Security Bulletin #130 – 19 June 2017
New IoT Botnet Targets IP Cameras
Researchers from Trend Micro have detected a new Internet of Things (IoT) botnet called ‘Persirai’ targeting 1000 internet protocol (IP) cameras. It had detected 120,000 IP cameras that are vulnerable to ELF_PERSIRAI.A via Shodan. Many of these vulnerable users are unaware that their IP Cameras are exposed to the internet, which makes it significantly easier for the perpetrators behind the malware to gain access to the IP Camera web interface via TCP Port 81, Trend Micro added. Once commands from the sever have been received, the IP Camera will exploit a zero-day vulnerability to automatically attack other IP cameras, allowing attackers to get the password file from the user, giving them the means carry out command injections regardless of password length. What’s more, Trend Micro explained that the affected IP Camera receives a command from the C&C server, instructing it to perform a DDoS attack on other computers via User Datagram Protocol (UDP) floods. Notably, Persirai can perform User Datagram Protocol (UDP) DDoS attack with SSDP packets without spoofing IP address. Trend Micro found that the C&C servers were using the IR country code, managed by an Iranian research institute which restricts it to Iranians only and some special Persian characters which the malware author used. IP Camera owners should also implement other steps to ensure that their devices are protected from external attacks. In addition to using a strong password, users should also disable UPnP on their routers to prevent devices within the network from opening ports to the external Internet without any warning.
Vaping, e-Cigarettes Can Be Used to Hack Computers
Security researcher Ross Bevington showcased a presentation at BSides London, reported by Sky News that revealed how an e-cigarette could be used to intercept network traffic or control the computer by making it think the e-cig is a keyboard. Many e-cigarettes can be charged over USB, and Bevington said that takes just a few simple tweaks to the vaporizer to turn it into a weapon that can download malicious payloads from the web. Many enterprises today block the use of USB ports, which would prevent an attack like this—but some do not, so users should beware. A saving grace is that e-cigs don’t have that much memory, so complex code is a no-go. This puts limitations on how elaborate a real attack could be made. Health risks to the body from vaping may not be fully known; however, it seems the health risks to your information or cybersecurity could be disastrous.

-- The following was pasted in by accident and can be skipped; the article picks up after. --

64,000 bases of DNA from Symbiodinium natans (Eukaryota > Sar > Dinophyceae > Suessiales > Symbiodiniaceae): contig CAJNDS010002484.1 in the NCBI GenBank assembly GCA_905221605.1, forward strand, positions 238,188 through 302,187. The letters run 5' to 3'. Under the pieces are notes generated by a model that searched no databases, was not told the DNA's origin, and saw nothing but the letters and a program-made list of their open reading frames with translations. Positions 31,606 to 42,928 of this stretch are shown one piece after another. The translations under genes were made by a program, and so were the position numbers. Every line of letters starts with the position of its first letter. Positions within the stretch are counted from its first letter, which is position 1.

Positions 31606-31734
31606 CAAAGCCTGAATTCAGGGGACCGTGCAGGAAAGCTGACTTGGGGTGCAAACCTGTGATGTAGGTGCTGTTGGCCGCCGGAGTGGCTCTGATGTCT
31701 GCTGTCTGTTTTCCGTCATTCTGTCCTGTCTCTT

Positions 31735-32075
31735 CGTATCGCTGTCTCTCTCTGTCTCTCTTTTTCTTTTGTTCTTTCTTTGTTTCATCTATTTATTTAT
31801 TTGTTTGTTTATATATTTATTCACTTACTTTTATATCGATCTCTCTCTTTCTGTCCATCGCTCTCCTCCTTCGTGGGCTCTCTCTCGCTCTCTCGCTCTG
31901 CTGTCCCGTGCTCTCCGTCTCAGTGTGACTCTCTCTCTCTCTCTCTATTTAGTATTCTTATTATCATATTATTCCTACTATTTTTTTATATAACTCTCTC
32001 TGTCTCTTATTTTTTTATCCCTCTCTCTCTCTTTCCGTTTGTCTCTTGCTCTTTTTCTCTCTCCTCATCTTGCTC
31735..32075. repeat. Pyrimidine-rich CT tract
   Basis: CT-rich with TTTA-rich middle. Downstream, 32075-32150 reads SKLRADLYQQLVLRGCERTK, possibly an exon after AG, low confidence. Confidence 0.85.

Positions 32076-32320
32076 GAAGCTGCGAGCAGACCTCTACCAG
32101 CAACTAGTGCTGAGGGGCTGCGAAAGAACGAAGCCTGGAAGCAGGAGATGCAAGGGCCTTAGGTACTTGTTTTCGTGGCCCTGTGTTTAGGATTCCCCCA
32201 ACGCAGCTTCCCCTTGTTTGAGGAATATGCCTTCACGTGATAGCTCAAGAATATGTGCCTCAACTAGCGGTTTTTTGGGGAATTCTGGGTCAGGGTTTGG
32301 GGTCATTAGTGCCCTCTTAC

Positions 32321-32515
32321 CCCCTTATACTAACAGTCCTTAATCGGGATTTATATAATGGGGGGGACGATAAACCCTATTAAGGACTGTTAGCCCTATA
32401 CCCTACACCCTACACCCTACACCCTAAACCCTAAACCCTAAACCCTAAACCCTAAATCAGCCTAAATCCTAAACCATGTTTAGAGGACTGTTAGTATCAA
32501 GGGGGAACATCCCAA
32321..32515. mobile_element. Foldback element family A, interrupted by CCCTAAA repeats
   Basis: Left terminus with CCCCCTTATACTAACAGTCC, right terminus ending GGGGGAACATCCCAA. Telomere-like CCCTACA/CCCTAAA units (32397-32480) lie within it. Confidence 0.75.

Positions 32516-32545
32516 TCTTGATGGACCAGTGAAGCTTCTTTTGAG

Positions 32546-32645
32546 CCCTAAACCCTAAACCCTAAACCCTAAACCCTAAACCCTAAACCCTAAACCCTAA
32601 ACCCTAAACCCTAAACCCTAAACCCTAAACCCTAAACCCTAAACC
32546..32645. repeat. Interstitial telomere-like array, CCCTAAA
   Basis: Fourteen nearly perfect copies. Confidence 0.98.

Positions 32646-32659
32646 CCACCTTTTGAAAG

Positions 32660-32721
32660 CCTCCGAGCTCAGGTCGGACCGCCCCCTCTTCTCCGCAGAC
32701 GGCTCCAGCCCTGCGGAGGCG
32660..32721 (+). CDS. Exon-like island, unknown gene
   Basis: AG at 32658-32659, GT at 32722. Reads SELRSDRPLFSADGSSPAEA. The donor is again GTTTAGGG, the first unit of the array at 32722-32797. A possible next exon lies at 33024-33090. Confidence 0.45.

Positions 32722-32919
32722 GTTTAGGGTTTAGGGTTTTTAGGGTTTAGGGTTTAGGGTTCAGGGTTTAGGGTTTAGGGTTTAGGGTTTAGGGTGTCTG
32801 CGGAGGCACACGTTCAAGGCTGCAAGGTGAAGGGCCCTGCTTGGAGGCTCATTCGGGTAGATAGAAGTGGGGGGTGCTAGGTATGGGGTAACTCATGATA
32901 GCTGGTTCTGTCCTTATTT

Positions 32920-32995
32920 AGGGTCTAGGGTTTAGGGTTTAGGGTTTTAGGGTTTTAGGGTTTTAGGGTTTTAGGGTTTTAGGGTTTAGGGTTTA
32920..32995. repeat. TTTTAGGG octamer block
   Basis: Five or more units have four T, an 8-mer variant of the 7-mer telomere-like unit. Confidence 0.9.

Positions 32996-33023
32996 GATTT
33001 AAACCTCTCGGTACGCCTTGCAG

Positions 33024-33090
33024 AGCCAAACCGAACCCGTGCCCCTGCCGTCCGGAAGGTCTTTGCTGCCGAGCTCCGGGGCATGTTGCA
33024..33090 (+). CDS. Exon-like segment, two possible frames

A PHP rootkit that can take over a server hiding it in PHP server modules
The Dutch developer Luke Paris has created a rootkit that hides in PHP server modules that could be used by attackers to take over web servers. While classic rootkits work on the lowest levels of the operating system, intercepting kernel operations to perform malicious actions, Luke Paris successfully attempted to create a rootkit that interacts with the PHP interpreter, instead of the OS kernel that is much more complex. Paris’ PHP rootkit allows attackers to gain persistence on the hacked server without getting detected. According to Paris, the use of PHP modules to hide rootkits is very effective for the following reasons: 1) Accessibility 2) Stability 3) Detectability 4) Portability. The PoC code hooks into the PHP server’s “hash” and “sha1” functions, the rootkit is composed of only 80 lines of code, and it is quite easy for a hacker to hide it in legitimate modules. To prevent attackers from using his code, Paris has omitted some of its parts, making compilation harder for non-expert PHP developers.
CERTFR-2017-AVI-184: Multiples vulnerabilities in ISC BIND (16 June 2017)
CERTFR-2017-AVI-183: Multiples vulnerabilities in Google Chrome (16 June 2017)